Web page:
And By "Practice", We Mean...


and by "practice", we mean...

by brent maddin
april 2017

“Considering the multiple uses of the word practice in relation to learning, teaching is a daunting exercise.”1 Those are the words of Magdalene Lampert, expert teacher educator, who has written on our collective use of the word ‘practice’ in teacher preparation and suggests four entirely different ways in which educators use this term:

  1. Practice as that which is practice (versus theory or research)
  2. Teaching as a collection of practices (the things that teachers need to be able to do)
  3. Practice for future performance (trying things out before one is with her students)
  4. Teaching as a practice (like law or medicine)

Dr. Lampert’s insight reveals why talking about ‘practice’ can be so fraught with confusion. But I’d delve a bit deeper into that third categorization of practice and suggest that, as a profession, we have little agreement on, “practice for future performance.” What exactly does practicing for future performance look like?

In my positions at Relay Graduate School of Education, and now TeacherSquared, I’ve had the opportunity to see dozens of different teacher development programs in action, and I’ve been struck by how different “practice” looks. Based on these observations, I’ve come to believe that practicing for future performance probably arrays on some sort of continuum with respect to how closely the practicing resembles the actual work of teaching PK-12 students. Maybe the continuum looks something like this:

In a slightly longer piece, I’ve tried to tease this framework apart and define each type of practice. The larger point that I’m trying to make here is that simply saying that we have “practice” in our teacher development programs is not all that helpful. As suggested in the graphic above, practice for future performance can mean many different things unless it is clearly defined. This doesn’t demand a common lexicon (although wouldn’t that be nice?), but it does suggest that we should be more specific when we say that we run programs that are “practice-rich.”

Furthermore, we should acknowledge that some types of practice are inherently better suited for particular purposes. Knowing what we hope to achieve will help us better select a particular type of practice from the continuum of options.

I suspect that the best teacher development programs intentionally choose types of practice from along the continuum. Building muscle memory of particular pedagogical moves through well-facilitated drills is helpful. But there are also ways of teaching that are very difficult or even impossible to practice unless one is further to the right on the continuum. Take, for example, the teaching practice of “eliciting and interpreting individual students’ thinking,” from TeachingWorks’ list of high-leverage practices. 2 If teachers simply practiced asking great questions, that would not be enough. They would also need to practice listening closely to student responses and deciding how, in the moment, to best respond. This is incredibly complicated work — especially as we try to approximate the range of student understanding and potential responses.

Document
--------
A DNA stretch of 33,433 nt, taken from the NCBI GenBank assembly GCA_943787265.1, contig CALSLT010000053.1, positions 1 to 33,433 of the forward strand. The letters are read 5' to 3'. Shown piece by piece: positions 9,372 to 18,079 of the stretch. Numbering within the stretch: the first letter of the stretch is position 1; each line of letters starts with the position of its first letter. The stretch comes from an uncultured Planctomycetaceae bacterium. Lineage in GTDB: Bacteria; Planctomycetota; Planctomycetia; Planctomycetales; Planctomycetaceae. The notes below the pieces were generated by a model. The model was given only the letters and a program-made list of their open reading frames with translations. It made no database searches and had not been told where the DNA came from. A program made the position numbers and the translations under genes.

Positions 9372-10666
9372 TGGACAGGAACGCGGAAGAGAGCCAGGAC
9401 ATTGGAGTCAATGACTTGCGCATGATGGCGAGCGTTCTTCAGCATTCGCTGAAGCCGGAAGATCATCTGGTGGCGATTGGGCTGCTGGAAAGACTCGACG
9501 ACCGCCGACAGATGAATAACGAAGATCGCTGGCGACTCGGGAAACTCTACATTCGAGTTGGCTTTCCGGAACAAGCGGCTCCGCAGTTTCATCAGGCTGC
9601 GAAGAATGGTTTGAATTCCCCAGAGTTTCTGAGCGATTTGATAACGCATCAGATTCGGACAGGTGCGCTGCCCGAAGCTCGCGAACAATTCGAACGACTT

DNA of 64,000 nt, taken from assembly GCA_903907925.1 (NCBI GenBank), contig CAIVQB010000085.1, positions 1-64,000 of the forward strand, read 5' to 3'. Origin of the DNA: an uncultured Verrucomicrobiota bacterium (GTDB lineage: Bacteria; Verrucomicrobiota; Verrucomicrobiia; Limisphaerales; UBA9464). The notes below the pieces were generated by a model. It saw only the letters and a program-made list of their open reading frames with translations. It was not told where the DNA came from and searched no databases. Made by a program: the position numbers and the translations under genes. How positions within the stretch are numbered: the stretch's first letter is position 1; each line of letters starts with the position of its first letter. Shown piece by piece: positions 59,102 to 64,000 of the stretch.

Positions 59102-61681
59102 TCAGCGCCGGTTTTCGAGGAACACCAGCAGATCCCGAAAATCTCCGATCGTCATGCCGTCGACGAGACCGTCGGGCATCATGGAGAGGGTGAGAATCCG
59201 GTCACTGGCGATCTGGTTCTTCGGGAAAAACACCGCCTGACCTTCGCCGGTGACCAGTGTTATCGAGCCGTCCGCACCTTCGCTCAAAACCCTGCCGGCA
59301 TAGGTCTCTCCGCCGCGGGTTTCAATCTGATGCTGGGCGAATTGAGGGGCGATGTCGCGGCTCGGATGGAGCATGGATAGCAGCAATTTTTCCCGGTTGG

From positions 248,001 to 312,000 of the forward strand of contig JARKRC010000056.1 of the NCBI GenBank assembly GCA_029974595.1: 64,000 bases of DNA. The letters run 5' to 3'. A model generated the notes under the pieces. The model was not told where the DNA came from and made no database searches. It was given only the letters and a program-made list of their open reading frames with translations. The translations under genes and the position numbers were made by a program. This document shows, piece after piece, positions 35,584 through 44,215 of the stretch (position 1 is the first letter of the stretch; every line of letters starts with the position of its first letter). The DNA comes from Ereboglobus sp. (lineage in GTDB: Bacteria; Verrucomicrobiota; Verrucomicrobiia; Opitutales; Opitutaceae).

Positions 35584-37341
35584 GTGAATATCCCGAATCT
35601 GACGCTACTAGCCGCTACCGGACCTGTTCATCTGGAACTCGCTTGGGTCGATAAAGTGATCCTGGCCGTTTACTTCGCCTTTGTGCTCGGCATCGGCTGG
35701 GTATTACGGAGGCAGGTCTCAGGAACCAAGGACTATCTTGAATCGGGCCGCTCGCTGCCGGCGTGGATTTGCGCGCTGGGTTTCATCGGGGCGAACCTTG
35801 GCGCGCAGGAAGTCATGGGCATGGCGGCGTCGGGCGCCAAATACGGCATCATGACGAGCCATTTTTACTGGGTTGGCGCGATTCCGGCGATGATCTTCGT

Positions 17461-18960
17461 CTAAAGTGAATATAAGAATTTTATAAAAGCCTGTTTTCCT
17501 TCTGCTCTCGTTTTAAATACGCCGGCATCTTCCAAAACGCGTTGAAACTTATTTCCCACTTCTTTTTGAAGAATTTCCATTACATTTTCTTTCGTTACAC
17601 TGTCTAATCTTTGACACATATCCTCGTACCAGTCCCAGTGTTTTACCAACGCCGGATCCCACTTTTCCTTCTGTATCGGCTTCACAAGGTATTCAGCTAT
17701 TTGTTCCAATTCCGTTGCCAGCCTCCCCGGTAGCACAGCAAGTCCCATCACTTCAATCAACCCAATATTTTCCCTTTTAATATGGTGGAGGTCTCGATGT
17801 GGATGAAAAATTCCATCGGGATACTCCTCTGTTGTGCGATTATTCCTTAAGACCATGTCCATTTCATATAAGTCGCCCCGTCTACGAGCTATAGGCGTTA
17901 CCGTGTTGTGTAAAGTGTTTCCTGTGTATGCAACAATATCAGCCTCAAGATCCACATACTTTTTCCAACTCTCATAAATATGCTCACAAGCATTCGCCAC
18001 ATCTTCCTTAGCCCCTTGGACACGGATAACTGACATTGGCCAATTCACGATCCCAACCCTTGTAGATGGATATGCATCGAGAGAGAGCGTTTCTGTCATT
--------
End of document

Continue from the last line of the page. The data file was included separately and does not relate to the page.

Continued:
Creating and facilitating high-quality practice opportunities at any single point on the continuum is a humblingly difficult task, and only magnified by the reality that there are many legitimate ways that one might practice for future performance. TeacherSquared is currently working with exceptional teacher educators to better define and differentiate each of these ways of practicing.

Over the next several weeks, I’ll publish a few pieces that go into greater detail on each of these specific ways to practice for future performance. I’ll strive to clearly define each of these ways of practicing and highlight the strengths and shortcomings of each approach. I’ll share specific examples of protocols and other concrete resources that I’ve seen effectively used in programs across the country.

And if you are interested in further exploring topics like this, please join the community of teacher educators coming together in Houston on August 8-11 for our second annual Teacher Educator Institute. In Houston, we will share what is working in our respective programs and push our collective understanding of how to best practice for future performance.

In the meantime, if you have any thoughts or reactions to this piece, please drop me an email. I’m especially interested to know whether you think there are, in fact, a continuum of ways to practice. If so, do you think I got the continuum right? If not, why not?

1 Lampert, Magdalene. (2010). Learning teaching, in, from, and for practice: What do we mean? Journal of Teacher Education. 61(1-2), 21-34.

2 For the complete set of the high-leverage practices from TeachingWorks, go here.


About the Author

brent photo.jpg

Brent Maddin, Ed.D.
Provost, Relay Graduate School of Education
Executive Director, TeacherSquared

As Provost at Relay, Brent sets the curricular vision for the institution and manages teams focused on curriculum design, institutional research, and programmatic innovation. In 2015, Brent founded TeacherSquared—a national center at Relay dedicated to increasing collaboration among teacher preparation institutions. Prior to helping launch TeacherSquared and Relay, Brent attended the Harvard Graduate School of Education where he earned his doctorate in Education Policy, Leadership, and Instructional Practice.


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